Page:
3. Licensed Master Social Worker
5. Certified Nurse Assistant
6. Volunteers, and more.
The IDT team will interact in various capacities with your family and come together every two weeks to discuss how our patients and families are doing from the perspective of their respective disciplines. This helps paint a picture on the overall well-being of our patients and their family and allows our IDT team to adjust care plans as necessary.
The hospice admission process begins with either a call to us from the patient or their family or a referral from the patient's doctor, social worker, or case manager. The phone call is the first step in connecting with our hospice nurse to ensure all of your family's questions are answered. During the first call, we advise that you have the following available to share with us (if available):
1. Health Insurance Card (i.e., insurance card, Medicaid card, Medicare Beneficiary Identifier (MBI) card).
2. Contact information or name of any primary care doctors, specialty doctors, home health agencies, previous hospice, or hospitals the patient has visited in the past year. Our hospice team will reach out to each doctor or healthcare organization to request medical records. Once medical records are received, our hospice team and medical director will review eligibility and help develop the patient's plan of care.
3. A doctor's order from the patients' primary care physician stating the patient has a terminal diagnosis with a life expectancy of 6 months or less and to evaluate and treat if appropriate for hospice care.
Additional information will be required, but the above are the primary items needed to begin the process and ensure no delays in the hospice admission process. Rest assured that our hospice team will take responsibility for obtaining the vast majority of the items required; we will need your family's guidance to contact the appropriate parties.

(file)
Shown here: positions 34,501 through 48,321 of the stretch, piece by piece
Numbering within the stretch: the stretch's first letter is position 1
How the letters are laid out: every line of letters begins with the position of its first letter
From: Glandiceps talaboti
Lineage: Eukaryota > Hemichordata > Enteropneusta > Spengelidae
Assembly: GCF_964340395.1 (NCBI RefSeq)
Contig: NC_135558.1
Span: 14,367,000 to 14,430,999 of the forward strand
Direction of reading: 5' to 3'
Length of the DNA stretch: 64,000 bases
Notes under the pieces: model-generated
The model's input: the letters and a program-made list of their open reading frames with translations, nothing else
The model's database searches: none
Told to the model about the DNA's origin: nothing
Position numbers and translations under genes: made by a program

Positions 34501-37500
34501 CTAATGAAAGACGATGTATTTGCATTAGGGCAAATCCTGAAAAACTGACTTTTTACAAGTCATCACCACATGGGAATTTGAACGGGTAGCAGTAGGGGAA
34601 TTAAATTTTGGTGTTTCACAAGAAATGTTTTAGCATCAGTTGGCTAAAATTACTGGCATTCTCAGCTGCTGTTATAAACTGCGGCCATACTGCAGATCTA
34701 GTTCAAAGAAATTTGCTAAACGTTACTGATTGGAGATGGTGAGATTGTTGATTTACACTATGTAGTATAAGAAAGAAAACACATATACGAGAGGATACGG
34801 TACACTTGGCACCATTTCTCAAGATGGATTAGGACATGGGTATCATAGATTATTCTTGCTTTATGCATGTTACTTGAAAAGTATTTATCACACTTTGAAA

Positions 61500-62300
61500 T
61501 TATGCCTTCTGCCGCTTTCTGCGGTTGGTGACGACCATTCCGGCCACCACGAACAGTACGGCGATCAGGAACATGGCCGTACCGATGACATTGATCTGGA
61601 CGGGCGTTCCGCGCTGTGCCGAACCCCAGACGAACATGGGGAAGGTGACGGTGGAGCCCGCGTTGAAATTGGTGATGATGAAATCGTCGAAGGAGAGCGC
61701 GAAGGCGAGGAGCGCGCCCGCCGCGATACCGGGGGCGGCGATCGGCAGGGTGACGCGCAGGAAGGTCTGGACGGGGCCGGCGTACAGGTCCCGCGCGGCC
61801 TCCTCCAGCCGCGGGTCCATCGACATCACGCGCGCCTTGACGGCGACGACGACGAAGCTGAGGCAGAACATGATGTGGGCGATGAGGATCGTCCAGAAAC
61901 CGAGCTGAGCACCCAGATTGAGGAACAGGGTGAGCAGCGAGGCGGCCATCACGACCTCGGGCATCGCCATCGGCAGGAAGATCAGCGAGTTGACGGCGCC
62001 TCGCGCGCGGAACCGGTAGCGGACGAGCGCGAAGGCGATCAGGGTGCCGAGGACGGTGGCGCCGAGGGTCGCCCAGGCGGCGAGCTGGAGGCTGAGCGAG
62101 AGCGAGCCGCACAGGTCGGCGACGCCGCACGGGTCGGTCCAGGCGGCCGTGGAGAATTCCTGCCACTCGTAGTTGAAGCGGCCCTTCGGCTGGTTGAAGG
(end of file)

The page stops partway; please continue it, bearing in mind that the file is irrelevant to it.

Once all information has been received and reviewed, we will send out hospice nurse to do an in-home evaluation and admit if appropriate into our hospice program once all appropriate admission paperwork is completed and reviewed by your family.
Admissions can be made in as little as a few hours to a few days depending on the patients' acuity, their need for immediate hospice care, and our hospice teams' ability to obtain medical records and orders from referring physicians.
Ultimately, you need to have a doctor certify that you have a life expectancy of 6 months or less in order to be eligible to receive hospice care. Each disease has a different progression and therefore has different criteria we look to determine if they meet Medicare/Medicaid eligibility criteria for hospice. Through a discussion with your family, review of medical records from previous healthcare providers and a nursing assessment in the home, we are generally able to paint the full picture of a patients disease and diagnosis to ensure eligibility for hospice care.
You can take our free hospice eligibility quiz and discuss your results with one of our hospice nurses by clicking here.